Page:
Macro lens question
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  1. #1
    Member cleef16's Avatar
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    Macro lens question

    I have a Canon DSLR with a standard 18-55 lens (or whatever you call it) and I'd like to take some macro shots (not looking for extreme close-ups, but I do need quality).

    My question is: would these things work, and do I attach them at the end of my 18-55 ?

    http://www..........s.com/item/Andoe...1-943a73da6bad

    Obviously I'm looking for something cheap as I don't want to invest much, for the moment. Should I be looking for something else ? Like a bigger macro lens that fits directly into the camera and not the 18-55 ?

    There is also something like this... Not sure which is better for me.

    http://www..........s.com/item/Cmaer...1-ca2af54c471b
    Last edited by cleef16; April 7th, 2016 at 20:34.

  2. #2
    Member mharris660's Avatar
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    Re: Macro lens question

    dedicated macro lenses are way better than any lens attachment. With the screw on things you'll be wasting your money. Do it right with a lens. I use Nikon but a great entry level macro for Canon is the Tokina 100mm f2.8 macro. This photo was a Nikon and a 60mm Nikon micro

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  3. #3
    Member cleef16's Avatar
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    Re: Macro lens question

    Roger that, so dedicated macro lens rather than these addons. Are there any cheap under 50$ ones ?

    Well, a quick search decided that I must stick to these extension rings or whatever they're called. Back to the drawing board...
    Last edited by cleef16; April 7th, 2016 at 20:43.

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  5. #4
    Member mharris660's Avatar
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    Re: Macro lens question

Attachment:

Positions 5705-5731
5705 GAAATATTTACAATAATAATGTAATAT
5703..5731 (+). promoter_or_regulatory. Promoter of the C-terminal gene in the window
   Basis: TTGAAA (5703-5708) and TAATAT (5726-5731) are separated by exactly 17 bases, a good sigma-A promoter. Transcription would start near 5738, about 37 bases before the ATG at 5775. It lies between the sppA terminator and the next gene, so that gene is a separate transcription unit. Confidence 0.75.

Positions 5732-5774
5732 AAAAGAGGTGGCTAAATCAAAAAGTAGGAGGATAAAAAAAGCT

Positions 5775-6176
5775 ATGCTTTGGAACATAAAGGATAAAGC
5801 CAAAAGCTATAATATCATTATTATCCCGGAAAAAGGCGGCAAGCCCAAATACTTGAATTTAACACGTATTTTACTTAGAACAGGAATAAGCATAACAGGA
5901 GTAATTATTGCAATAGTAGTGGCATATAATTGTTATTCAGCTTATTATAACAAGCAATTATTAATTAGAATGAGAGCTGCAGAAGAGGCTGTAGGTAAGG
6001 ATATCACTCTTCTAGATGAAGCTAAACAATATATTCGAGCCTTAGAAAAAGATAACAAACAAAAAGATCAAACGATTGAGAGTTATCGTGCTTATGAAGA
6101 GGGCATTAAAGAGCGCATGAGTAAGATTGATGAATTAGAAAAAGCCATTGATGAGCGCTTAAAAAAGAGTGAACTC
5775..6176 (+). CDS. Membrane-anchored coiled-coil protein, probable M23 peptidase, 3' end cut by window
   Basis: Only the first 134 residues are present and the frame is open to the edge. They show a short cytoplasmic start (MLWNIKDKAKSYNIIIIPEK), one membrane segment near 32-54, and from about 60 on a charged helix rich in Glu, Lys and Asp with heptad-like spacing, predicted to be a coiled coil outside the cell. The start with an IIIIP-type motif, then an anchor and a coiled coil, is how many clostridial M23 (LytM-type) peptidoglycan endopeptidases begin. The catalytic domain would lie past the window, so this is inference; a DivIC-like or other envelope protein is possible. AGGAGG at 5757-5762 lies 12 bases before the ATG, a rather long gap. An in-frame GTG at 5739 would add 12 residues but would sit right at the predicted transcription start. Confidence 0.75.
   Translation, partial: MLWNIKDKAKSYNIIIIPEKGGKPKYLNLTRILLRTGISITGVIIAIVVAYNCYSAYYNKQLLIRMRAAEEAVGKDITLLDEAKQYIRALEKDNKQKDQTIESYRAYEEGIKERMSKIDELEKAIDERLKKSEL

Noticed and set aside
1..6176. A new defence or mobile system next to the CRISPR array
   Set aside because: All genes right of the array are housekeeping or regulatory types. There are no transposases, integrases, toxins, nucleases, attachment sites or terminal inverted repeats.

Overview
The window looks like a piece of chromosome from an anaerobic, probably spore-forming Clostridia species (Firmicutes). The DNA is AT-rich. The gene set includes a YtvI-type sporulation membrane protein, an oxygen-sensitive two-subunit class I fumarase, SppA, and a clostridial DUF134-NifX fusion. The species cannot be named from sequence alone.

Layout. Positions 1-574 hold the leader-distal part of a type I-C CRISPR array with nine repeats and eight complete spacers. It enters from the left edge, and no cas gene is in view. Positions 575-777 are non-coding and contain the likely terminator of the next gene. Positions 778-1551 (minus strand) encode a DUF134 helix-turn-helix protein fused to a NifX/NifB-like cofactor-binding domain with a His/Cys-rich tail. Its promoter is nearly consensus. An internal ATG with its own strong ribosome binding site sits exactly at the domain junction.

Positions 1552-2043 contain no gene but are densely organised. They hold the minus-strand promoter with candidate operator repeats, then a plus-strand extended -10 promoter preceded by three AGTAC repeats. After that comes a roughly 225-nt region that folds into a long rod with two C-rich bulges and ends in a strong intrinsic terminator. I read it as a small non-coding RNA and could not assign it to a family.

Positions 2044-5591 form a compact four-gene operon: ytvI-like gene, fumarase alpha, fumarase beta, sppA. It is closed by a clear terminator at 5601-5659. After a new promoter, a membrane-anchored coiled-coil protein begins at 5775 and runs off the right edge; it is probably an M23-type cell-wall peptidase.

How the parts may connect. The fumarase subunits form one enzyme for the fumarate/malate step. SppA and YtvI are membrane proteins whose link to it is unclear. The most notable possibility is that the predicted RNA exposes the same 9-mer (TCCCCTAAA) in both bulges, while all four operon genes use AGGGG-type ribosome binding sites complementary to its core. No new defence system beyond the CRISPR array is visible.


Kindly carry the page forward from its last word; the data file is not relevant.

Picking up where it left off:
many places now rent lenses

  6. #5
    Member cleef16's Avatar
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    Re: Macro lens question

    I should be able to get a good price for a pre-owned one. Other than the fact that it should not be scratched do I need to be cautious about anything else ?

  7. #6
    Member mharris660's Avatar
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    Re: Macro lens question

    Yes KEH here in the states has some of the best used equipment in the world for sale. Most professionals buy and sell there. There rating on used equipment is very liberal. When it says good condition it'll look almost brand new. Fine and extra fine would actually look brand new. I have been using them my entire career.
    Last edited by mharris660; April 8th, 2016 at 01:17.

  8. #7
    Member mharris660's Avatar
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    Re: Macro lens question

    Also, it's important to know whether your camera has the focusing motor in the body or does it rely on a motor in the lens. I use Nikon and some of their entry level cameras omit the motor in the body and rely on one in the lens to focus. It makes the lens a little more costly. I'm not sure this is something Canon does but it would be very important to know before you buy an auto focus lens

  9. #8
    Member cleef16's Avatar
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    Re: Macro lens question

    I have a Canon EOS 100D. I'm assuming the motor is inside the 18-55 ?

  10. #9
    Member Apollo83's Avatar
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    Re: Macro lens question

    Hi Cleef,

    I describe my experience of macro filters and extension tubes here:
    https://forums.watchuseek.com/f109/fa...ml#post7931966

    (There's also lots of discussion about Macro lenses)

    My summary is that:
    Macro filters were of some limited use when cropped for centre.
    Extension tubes on the other hand did not interfere with light path and I found them reasonably ok (make sure you buy the ones with pass-through electronics and beware the really cheap ones with loose connections)

    However, once I'd experimented a little with these, I ended up buying a Macro lens anyway And the difference is noticeable.

  11. #10
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    Re: Macro lens question

    I bought a cheap ($13?) adapter off amazon that allows me to mount old Manual Focus Lenses onto my Sony Alpha body.

    I bought a 1:1 50mm Minolta Macro lens for like $65 on Ebay. I use it to take photos like:

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    When compared to spending hundreds of dollars on modern macro lenses, for a subject as stationary as Watches, just didn't make sense.
    Apollo83 and Tseg like this.

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